Now, being a teacher for seven years, I've had this discussion with many educators: Is homework necessary? Many will say, "Students need to practice the skill I taught them in class," or "We need to teach our students to be accountable and responsible." But, is homework really the best way to do this?
Last week, I was able to attend a great professional development through the Institute for Excellence in Education, in Mount Pleasant, Michigan. The focus of the conference was homework and standards based grading in the middle level. We began our session with a writing prompt that guided us to write about our belief about homework. I feverishly wrote about the disdain I had for the process in its current form. I probably could have written for longer than the two minute time frame we were given, but I was able to quickly summarize my thoughts onto one side of a sheet of paper.
Once our thoughts were recorded, we were paired with another educator to share and paraphrase each others thought. My partner, a twenty-seven year veteran of the English-Language Arts classroom was selected to go first. As he read, I heard many of the same arguments I have heard for homework: Practice, Responsibility, Accountability. I was almost nervous to read my rant. But, after a brief paraphrase of his response, I began my reading. The exact opposite take on homework.
Do I believe homework is an unnecessary practice in our schools? Absolutely not. But, not the way we have seen it done for so many years. I believe if homework is going to be given, it has to be intentional and meaningful to our students. Often times, students have roles at home that are have more importance to them than the worksheet they are told to do. Many students often do not have the best studying environment in their home, so they cannot fully concentrate on the work to be done. Then, there is the case of the kid who simply has no clue how to accomplish the task. And, their parent does not understand. This creates unnecessary stress. Yet, when all three scenarios return to school, they will be reprimanded for not finishing their work. Their punishment? MORE WORK!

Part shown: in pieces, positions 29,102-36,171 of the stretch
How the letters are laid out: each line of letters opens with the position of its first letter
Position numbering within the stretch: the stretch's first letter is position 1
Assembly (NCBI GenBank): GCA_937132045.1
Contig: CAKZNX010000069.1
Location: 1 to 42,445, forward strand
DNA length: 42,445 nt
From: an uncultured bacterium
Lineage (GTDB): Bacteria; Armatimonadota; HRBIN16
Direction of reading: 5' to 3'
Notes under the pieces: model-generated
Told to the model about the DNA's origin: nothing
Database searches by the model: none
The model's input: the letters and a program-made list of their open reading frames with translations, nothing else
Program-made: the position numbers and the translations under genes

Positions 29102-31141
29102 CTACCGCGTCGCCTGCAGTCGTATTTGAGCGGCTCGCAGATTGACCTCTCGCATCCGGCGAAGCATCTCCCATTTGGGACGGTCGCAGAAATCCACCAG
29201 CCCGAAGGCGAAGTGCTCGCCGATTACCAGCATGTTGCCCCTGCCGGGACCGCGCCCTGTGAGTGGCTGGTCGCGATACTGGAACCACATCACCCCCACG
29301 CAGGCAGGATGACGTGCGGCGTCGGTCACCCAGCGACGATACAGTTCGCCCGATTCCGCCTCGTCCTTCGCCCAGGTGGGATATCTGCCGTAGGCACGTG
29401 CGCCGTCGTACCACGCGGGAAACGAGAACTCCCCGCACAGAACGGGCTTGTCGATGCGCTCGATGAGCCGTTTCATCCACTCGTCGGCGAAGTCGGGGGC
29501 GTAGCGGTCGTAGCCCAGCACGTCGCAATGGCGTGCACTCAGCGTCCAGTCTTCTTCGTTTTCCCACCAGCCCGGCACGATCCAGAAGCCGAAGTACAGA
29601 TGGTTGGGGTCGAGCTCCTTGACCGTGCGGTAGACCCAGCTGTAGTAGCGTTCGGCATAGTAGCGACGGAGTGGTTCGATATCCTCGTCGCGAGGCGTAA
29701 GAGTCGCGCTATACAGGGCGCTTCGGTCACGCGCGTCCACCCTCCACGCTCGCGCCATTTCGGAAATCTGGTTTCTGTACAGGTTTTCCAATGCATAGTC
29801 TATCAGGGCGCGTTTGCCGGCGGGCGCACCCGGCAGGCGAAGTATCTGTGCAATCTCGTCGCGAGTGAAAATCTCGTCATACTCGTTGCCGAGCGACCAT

This system has to stop. We need to focus on providing opportunities for students to be enriched by their homework experiences, not rely on them to learn by doing at home. We need to limit how much time we are having our students spend on homework so they have the opportunity to be active in other things at home. We need to make sure EVERY student you assign homework to understands the process they will be completing before we send them home with the work. Finally, we need to make sure that the homework we assign is used to enrich and provide real-world context to the content taught in class. Have your students to out and take a picture of examples of what was discussed in class in their house or neighborhood. Then, have them share the picture on a class Instagram or Twitter account with a hashtag. Or, allow them to blog a book review for the novel of their choice. These are just a couple of ideas. If we can make these changes to add more meaning and engagement to the homework we assign, then -- and only then -- will I jump back on the homework bandwagon.